[Editor's Note (Assante): Firmware forensic capabilities are becoming necessary. How many incident response procedures include extracting firmware from suspect computers to conduct a diff against original or updated firmware? Or the analysis of trace kernel time stamps looking for firmware changes correlating with other activity? In the age of targeted attacks it is important that enterprise response teams hone skills to go deeper into the computing infrastructure.
(Murray): This is a widespread implementation-induced vulnerability; however, the fundamental vulnerability remains user programmability. It is difficult to remedy. Hopefully, the security software community will be able to recognize any exploit code specific to this control, though the reports suggest that recognizing compromised systems will be more difficult. We seem to be further than ever from trustworthy computers. Ironically, at least for the moment, (iOS, and to a lesser extent Android) mobile computers are more trustworthy than desktops.
(Pescatore): There is a long-standing truism in IT security: the infrastructure can never fully protect the infrastructure. This is one example of why the Intel acquiring McAfee was *not* a game changer in fighting malware. ]

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Tesla Patches Model S Software Vulnerabilities (August 6, 2015)

Tesla has released a software update to address half a dozen security issues in its Model S automobiles that could be exploited to taken control of the car's entertainment system and from there, take control of the vehicle itself. The attack does require physical access to the car.


[Editor's Note (Murray): Part of this problem seems to be the sharing of a single display for the entertainment system and the automotive system, thus exposing the automotive network. ]

OS X Flaw is Being Actively Exploited (August 5 & 6, 2015)

Attackers have begun exploiting a vulnerability in Apple's OS X Yosemite to infect unpatched machines with adware. The flaw can be exploited to execute code with administrative rights. Apple plans to include a fix for the issue in its next update, OS X 10.10.5, which should be available in the next couple of weeks.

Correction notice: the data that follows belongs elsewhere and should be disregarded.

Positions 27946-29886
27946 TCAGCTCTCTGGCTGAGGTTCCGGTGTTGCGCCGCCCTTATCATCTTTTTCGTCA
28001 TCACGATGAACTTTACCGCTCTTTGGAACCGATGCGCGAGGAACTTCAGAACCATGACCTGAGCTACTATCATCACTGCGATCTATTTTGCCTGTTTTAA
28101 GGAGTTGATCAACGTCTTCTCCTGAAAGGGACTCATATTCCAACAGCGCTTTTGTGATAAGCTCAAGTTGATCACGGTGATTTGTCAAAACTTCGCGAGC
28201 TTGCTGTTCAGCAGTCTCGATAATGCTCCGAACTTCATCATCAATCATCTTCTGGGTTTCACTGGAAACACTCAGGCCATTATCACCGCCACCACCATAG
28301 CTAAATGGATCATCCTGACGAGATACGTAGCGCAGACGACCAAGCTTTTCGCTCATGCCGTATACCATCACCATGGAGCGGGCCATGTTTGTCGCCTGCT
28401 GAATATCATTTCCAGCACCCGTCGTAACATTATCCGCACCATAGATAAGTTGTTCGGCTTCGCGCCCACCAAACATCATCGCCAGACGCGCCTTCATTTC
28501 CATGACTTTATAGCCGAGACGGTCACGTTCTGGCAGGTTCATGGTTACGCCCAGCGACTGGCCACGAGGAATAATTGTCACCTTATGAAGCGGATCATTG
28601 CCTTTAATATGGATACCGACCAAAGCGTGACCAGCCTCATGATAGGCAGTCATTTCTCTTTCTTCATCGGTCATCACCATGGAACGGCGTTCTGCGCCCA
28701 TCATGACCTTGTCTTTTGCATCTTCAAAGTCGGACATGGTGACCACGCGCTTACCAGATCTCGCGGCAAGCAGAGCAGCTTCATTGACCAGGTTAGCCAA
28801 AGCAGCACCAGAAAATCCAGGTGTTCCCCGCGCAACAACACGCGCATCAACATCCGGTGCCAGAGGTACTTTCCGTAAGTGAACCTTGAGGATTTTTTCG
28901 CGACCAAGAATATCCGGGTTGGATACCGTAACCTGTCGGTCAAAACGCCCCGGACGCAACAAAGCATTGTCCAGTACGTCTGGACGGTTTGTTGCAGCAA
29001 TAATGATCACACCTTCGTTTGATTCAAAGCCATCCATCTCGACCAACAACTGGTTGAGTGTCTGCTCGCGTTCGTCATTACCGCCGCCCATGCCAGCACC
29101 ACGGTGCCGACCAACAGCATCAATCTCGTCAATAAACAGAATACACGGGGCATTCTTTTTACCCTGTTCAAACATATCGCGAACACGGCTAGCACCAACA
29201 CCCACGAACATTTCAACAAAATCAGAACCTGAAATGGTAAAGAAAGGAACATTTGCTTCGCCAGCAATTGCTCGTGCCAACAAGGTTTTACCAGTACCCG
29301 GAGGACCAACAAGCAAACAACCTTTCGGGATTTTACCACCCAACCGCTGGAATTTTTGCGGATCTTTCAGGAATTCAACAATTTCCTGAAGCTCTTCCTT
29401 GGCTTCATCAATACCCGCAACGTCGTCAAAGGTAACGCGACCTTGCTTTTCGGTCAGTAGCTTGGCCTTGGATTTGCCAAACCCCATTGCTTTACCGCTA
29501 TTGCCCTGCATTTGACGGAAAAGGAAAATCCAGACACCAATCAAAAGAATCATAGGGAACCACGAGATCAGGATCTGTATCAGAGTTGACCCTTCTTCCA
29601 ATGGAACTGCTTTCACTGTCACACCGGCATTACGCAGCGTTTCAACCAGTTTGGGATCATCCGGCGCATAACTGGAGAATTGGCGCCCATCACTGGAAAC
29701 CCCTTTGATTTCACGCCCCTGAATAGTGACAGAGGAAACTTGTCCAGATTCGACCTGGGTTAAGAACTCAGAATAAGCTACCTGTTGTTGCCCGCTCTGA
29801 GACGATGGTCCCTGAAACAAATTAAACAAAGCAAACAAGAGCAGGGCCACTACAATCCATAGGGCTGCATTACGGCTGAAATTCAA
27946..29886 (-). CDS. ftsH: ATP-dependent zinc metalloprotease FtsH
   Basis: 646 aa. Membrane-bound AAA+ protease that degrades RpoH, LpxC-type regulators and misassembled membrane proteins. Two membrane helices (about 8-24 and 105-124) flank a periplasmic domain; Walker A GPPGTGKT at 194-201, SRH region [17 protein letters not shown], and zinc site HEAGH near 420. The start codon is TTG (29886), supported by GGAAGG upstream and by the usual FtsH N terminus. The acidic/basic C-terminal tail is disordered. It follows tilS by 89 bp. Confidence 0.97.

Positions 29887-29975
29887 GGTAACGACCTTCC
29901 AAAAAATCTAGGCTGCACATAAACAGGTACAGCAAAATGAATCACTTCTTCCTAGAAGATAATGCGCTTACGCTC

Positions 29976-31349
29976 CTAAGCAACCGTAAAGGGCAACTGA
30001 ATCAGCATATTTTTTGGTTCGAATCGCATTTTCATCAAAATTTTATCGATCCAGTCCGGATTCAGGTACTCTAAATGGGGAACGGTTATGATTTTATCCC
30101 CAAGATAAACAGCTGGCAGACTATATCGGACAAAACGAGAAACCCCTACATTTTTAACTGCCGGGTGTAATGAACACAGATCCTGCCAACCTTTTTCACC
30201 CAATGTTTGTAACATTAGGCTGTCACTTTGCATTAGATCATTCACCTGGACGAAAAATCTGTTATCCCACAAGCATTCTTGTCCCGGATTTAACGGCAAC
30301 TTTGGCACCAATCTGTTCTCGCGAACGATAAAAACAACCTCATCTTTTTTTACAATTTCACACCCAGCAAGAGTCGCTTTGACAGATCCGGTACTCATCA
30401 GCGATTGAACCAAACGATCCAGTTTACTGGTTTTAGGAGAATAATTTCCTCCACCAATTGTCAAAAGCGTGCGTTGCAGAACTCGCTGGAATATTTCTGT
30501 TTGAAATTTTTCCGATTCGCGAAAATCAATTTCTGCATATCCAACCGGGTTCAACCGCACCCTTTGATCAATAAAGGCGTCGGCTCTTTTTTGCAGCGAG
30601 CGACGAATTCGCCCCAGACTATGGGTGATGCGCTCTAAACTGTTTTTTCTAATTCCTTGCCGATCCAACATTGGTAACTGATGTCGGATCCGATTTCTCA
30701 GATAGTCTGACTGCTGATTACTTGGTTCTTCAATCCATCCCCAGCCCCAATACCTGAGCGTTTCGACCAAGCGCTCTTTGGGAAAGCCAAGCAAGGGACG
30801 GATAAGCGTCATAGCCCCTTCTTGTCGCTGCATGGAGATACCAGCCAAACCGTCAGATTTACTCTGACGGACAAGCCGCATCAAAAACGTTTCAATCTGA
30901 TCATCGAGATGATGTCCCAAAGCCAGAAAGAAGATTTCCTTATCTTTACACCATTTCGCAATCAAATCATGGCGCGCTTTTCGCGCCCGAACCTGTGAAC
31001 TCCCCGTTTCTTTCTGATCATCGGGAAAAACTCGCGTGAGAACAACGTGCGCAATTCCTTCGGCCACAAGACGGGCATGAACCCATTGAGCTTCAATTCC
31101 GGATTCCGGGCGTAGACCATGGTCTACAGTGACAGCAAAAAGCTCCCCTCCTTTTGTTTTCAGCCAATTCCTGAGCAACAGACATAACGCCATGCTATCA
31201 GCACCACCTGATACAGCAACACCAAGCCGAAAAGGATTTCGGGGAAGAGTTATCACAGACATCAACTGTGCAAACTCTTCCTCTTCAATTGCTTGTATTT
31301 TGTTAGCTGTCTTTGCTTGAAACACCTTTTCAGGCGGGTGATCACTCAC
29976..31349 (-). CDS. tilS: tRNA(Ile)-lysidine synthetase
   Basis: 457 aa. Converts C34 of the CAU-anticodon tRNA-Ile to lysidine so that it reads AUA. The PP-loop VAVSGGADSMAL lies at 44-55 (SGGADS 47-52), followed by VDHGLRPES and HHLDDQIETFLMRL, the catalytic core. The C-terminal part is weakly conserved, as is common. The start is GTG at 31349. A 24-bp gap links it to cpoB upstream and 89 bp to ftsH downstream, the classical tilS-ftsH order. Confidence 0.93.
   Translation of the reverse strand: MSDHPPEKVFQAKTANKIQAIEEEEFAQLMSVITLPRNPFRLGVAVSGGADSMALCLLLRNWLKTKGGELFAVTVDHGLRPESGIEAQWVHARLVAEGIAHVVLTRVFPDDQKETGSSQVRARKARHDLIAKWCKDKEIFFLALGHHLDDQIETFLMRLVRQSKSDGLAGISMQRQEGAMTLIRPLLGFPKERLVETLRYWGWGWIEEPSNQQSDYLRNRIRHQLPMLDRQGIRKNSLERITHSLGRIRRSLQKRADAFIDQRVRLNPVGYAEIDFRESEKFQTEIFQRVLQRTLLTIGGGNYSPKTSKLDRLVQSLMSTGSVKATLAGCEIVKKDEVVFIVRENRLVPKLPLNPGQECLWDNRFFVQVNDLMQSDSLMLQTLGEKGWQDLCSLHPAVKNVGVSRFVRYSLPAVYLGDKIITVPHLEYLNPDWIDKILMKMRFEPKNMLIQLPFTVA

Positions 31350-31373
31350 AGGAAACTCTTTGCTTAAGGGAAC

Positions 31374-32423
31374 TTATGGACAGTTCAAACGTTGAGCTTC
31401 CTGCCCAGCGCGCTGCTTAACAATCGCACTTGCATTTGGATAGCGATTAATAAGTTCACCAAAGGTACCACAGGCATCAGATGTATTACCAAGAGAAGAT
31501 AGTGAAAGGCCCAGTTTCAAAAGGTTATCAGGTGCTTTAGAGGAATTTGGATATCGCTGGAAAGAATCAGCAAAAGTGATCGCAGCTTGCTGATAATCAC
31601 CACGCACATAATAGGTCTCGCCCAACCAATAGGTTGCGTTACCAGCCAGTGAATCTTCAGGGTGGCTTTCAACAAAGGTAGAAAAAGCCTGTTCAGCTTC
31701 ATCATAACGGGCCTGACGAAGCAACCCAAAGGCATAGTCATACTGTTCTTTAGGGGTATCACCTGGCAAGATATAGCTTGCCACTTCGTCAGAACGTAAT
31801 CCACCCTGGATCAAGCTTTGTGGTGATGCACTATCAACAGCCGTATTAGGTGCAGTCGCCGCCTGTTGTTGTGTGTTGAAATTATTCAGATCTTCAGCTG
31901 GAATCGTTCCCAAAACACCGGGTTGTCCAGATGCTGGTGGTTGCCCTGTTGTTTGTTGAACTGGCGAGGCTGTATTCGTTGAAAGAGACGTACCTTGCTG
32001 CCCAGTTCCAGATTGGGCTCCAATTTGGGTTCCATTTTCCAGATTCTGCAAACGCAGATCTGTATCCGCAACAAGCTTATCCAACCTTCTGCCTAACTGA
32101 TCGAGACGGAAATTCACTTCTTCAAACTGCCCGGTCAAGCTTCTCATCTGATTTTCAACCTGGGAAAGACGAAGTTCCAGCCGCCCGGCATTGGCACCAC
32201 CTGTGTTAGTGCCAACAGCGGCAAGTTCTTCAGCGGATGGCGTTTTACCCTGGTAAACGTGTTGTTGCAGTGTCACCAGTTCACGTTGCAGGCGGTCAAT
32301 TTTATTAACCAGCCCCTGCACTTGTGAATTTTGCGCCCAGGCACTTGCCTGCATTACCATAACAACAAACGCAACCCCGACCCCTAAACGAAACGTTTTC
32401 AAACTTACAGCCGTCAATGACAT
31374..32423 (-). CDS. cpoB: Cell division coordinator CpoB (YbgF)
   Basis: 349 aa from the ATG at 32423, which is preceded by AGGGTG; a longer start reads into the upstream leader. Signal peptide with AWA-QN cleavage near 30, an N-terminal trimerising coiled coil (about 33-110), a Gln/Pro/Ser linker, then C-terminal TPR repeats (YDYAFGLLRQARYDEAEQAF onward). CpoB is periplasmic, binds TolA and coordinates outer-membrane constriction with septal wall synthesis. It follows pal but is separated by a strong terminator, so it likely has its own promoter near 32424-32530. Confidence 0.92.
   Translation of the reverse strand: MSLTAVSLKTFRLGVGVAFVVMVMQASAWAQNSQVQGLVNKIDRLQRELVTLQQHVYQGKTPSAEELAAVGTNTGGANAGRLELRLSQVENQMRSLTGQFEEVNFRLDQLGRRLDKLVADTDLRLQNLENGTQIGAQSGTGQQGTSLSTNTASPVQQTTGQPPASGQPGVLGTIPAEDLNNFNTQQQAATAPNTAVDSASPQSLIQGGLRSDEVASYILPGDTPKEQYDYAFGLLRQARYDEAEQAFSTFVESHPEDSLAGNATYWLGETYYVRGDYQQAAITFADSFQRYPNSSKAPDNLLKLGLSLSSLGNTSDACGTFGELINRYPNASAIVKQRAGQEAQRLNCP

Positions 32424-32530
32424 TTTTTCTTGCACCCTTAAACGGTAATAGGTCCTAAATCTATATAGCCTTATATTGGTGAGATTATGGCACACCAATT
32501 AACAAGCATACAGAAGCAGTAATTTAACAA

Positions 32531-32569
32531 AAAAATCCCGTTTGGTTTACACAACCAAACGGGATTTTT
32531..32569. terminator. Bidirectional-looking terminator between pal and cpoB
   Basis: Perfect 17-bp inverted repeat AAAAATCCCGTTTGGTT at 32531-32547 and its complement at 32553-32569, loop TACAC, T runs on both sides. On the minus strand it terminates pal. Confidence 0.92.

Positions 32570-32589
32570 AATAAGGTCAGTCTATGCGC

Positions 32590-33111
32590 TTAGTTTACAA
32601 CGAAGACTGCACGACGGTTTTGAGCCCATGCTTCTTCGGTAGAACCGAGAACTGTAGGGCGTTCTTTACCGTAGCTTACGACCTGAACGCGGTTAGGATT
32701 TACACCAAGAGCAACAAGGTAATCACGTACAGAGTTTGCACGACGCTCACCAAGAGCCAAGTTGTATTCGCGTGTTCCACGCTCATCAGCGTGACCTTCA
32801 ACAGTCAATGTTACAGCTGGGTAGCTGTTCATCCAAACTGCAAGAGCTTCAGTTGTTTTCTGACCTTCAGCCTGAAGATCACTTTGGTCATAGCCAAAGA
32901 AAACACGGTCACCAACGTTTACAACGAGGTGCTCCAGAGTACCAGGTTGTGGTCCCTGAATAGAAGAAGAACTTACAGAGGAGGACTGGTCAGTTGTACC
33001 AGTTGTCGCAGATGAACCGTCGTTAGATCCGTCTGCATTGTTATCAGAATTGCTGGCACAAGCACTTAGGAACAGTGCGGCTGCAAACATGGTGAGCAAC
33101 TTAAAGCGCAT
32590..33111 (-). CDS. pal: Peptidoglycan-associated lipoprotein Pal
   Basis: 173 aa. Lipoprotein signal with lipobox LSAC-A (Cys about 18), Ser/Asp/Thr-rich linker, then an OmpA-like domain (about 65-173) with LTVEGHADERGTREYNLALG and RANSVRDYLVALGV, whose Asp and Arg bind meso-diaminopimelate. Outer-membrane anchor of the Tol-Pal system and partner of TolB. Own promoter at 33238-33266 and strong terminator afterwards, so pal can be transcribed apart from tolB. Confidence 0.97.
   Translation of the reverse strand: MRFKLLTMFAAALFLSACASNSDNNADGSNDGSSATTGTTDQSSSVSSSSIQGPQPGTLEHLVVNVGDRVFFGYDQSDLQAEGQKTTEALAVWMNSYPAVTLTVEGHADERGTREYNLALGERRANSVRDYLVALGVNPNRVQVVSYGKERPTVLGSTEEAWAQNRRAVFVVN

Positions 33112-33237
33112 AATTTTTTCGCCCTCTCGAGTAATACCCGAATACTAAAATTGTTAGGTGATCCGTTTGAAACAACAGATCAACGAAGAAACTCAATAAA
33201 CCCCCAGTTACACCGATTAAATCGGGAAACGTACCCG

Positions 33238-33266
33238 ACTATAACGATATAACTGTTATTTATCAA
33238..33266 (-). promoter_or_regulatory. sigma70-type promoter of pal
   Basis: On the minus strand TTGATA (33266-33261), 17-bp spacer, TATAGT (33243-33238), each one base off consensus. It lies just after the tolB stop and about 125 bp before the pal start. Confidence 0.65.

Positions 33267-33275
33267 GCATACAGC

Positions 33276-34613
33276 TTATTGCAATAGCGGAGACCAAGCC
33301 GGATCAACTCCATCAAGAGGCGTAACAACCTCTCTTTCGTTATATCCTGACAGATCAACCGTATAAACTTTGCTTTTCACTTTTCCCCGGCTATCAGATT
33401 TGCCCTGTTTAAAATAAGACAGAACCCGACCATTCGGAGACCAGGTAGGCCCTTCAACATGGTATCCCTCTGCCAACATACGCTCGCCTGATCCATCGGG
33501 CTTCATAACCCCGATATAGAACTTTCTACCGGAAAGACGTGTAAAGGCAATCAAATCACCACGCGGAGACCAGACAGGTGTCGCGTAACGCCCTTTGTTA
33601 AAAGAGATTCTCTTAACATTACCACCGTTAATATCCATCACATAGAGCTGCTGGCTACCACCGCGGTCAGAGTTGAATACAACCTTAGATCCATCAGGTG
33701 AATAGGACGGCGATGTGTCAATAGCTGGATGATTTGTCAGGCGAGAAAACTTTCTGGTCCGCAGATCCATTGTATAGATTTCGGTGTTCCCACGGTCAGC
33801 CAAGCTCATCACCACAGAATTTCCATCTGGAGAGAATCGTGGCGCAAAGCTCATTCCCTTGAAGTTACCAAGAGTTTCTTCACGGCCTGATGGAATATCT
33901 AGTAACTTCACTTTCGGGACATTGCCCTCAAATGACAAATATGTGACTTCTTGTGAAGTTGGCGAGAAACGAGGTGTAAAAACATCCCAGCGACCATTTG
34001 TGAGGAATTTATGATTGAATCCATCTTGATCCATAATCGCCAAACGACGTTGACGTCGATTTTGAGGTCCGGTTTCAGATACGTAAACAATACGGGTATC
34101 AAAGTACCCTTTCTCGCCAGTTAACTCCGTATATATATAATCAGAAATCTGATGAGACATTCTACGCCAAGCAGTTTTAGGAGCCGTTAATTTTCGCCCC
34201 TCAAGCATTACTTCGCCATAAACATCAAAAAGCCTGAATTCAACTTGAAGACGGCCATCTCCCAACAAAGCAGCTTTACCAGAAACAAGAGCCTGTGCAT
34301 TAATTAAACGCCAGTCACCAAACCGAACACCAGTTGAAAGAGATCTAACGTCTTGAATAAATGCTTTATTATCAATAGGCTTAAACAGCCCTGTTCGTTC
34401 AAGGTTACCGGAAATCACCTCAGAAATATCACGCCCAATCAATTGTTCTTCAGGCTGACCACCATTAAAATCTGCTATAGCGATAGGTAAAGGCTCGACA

Another WordPress Update (August 6, 2015)

WordPress has released another update to address six vulnerabilities. Just two weeks ago, WordPress released version 4.2.3 to patch a vulnerability that could be exploited by a cross-site scripting attack. The newest update, version 4.2.4, addresses several security issues, including an SQL injection vulnerability.


Appeals Court Says Warrant Required for Cell Location Data (August 5 & 6, 2015)

The Fourth US Circuit Court of Appeals has ruled that law enforcement must obtain a warrant prior to requesting cell phone location data from service providers. According to the decision, that information is protected under the Fourth Amendment.


Security Flaws in ZigBee Wireless Standard (August 6, 2015)

Several flaws have been found in the ZigBee wireless security standard; they could be exploited to compromise vulnerable devices and take control of other devices on the same network. ZigBee is used in many IoT devices and in smart home networks.

[Editor's Note (Pescatore): One big difference in the "Internet of Things" is heterogeneity, both in devices/software and in protocols and communication standards. Zigbee, Bluetooth LE, WiFi, Thread/ Z-Wave - there is a long list of these at varying stages of maturity from a security perspective. The first step is having the ability to detect which of these wireless devices are active in your environment; we are a long way from them being secure. ]